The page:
In British Columbia, the experience over the past year with extreme and devastating weather linked to human-caused climate change has never been more obvious.
The deadly heat dome of the past summer, followed by the ongoing devastation and flooding wrought by a series of unprecedented atmospheric rivers, has made it crystal clear that we are living with the consequences of climate change, and has also revealed to us the need for a stable and local supply chain.
Flooding and landslides severed highways, key transport links and cut communities like Abbotsford and Chilliwack off from the rest of the province and the country. Since its completion in the mid-1980s, the Coquihalla Highway has been the busiest link between the Lower Mainland and the Interior of B.C. Sections of the highway were destroyed in November and it’s unclear when this passage will reopen for normal use.
Vancouver is home to Canada’s busiest port so Canadians should be aware that this most crucial of cross-country supply chains is more vulnerable than many of us ever realized.
This national disaster should serve as a wake-up call for those of us in the building and construction industry. As an industry, many have been flirting with notions of generating a sustainable, localized, value-driven circular economy, but have shied away from efforts that would result in true progress. While generating a meaningful circular economy won’t be easy, there are areas of low hanging fruit that we can focus on to push us in the right direction.
Embracing the circular economy in development and construction
The concept of the circular economy continues to evolve. A circular economy is anchored to concepts of regeneration, waste reduction, and respecting the life cycles of our materials and resources. It’s important for us in the building industry to seek ways to add value and economic vitality at each step along the resourcing, development and construction path in Canada. This could result in improved sustainability and a healthier, more secure local, regional or national supply chain.
Let’s not forget about housing prices
Developing a circular economy is easier said than done and should be approached in stages. Prioritizing locally-produced or sourced materials powered by Canadian talent and expertise, will result in some things costing more, but will also have benefits to our communities and economies. It’s up to us to find a balanced path forward.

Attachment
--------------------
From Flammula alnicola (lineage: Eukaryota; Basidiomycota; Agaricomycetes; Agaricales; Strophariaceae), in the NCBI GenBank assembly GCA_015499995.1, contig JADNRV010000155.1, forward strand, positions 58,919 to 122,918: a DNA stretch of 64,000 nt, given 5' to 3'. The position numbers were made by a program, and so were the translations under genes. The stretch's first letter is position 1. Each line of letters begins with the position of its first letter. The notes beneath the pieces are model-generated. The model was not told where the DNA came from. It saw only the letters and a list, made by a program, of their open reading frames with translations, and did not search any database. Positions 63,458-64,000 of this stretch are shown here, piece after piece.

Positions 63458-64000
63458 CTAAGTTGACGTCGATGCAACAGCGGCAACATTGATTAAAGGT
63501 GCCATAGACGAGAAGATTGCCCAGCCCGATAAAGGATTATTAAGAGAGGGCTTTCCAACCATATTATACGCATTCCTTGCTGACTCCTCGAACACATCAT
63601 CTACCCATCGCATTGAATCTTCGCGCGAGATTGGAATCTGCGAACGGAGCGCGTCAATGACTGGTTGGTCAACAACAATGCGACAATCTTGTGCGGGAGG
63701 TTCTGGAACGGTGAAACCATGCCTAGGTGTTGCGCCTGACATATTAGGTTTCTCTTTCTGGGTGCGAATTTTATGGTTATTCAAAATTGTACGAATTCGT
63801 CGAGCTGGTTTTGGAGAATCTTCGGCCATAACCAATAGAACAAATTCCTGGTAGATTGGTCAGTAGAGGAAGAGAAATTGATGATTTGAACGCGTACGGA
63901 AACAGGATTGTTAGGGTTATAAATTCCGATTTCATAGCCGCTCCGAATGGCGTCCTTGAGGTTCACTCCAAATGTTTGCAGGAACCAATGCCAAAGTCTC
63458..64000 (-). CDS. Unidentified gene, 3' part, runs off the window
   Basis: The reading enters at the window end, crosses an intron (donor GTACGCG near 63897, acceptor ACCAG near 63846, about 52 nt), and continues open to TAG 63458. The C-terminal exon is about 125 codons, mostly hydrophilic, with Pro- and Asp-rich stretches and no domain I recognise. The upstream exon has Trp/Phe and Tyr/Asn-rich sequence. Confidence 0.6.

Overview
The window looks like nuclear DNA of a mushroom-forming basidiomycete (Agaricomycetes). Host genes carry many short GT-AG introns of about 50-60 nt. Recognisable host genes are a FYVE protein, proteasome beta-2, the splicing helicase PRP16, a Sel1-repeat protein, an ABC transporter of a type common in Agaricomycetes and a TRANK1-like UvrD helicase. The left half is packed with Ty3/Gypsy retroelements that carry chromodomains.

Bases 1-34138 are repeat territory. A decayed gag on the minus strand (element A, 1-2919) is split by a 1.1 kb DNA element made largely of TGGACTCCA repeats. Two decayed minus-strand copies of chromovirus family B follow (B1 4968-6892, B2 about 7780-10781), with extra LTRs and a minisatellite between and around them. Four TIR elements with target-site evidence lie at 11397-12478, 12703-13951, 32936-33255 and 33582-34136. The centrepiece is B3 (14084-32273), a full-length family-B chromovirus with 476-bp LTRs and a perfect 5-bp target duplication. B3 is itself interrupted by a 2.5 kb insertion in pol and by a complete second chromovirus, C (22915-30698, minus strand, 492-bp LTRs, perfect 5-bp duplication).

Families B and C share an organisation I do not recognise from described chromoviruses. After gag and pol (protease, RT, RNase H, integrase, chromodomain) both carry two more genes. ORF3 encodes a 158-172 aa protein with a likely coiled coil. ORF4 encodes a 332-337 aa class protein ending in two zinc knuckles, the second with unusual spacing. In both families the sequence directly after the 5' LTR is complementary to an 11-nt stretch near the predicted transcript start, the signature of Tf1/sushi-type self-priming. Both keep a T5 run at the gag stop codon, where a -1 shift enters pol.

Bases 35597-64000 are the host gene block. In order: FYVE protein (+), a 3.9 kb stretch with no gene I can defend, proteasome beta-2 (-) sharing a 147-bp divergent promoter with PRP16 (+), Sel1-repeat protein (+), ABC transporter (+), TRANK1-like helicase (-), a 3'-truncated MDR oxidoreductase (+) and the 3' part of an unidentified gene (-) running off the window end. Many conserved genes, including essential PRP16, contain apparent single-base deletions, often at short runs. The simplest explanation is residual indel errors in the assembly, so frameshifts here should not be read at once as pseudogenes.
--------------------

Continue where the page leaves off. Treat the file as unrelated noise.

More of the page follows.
Housing prices in Canada are already high and climbing higher, so sacrificing cost efficiency to create a circular building industry cannot be a zero sum game. There is a housing ecosystem at play in Canada involving financing, interest rates, and fixed salaries that make it crucial to build homes that are as affordable for buyers as possible. It’s challenging enough to get financing to buy a home and the proformas for multi-family projects must make sense within our housing context.
A home that epitomizes the circular economy, but is so costly that nobody can live in it, is not really a solution, so we must be selective in our approach to engaging with a circular construction economy as our national supply chain evolves and improves.
Let’s choose the right battles to get started
To achieve balance, it’s important to choose our battles effectively at this early stage of transition. We can’t do everything at once, but we can prioritize the low hanging fruit, or initiatives that have a meaningful benefit to our communities.
A good place to start is to nurture the circular economy that is emerging in our Canadian mass timber industry.
Wood products, including timber, can be sustainable if harvested responsibly, with oversight and certification to ensure we’re milling timber from second and third growth forests. In the case of mass timber, or Cross Laminated Timber products, local manufacturing plants in communities like Castlegar and Okanagan Falls ensure local workers have their place in the loop of production.
These mass timber panels sequester carbon throughout the life cycle of the building and dramatically reduce carbon pollution in the construction process when compared to similar-sized steel and concrete buildings.
These are homes resourced, designed, manufactured and constructed by Canadians for Canadians. B.C. is already on the path to becoming a global hub for mass timber, milling, design, manufacturing and construction excellence — and we need to keep pressing.
Other feasible options to reduce waste in our circular economy include timber repurposing and material recycling and diversion to keep old buildings out of our landfills during the demolition process.
We should also prioritize bringing new and available technology to the planning and construction process. For instance, software modeling can ensure drawings are well coordinated to avoid the need for delays and redesign later, which can lead to material waste, additional deliveries and labour.
Even small steps are worth it
We can find motivation to embrace the circular economy on a large, existential scale, but also on a small, personal scale.
In a recent conversation, my mother asked me where the glue for mass timber panels typically comes from. I told her I would look into that (we found the answer: they are also regionally sourced). That’s a small, anecdotal snapshot of the types of questions more people are starting to ask about where things come from and how they are used.
That’s a sensibility that is likely to expand, given our various crises: climate change, supply chain disruptions, natural disasters, urbanization.
It’s time to find ways to improve as a building industry, even if it’s small steps to get us started.
Sarah Bingham is the Director of Development & Sustainability at Adera Development Corporation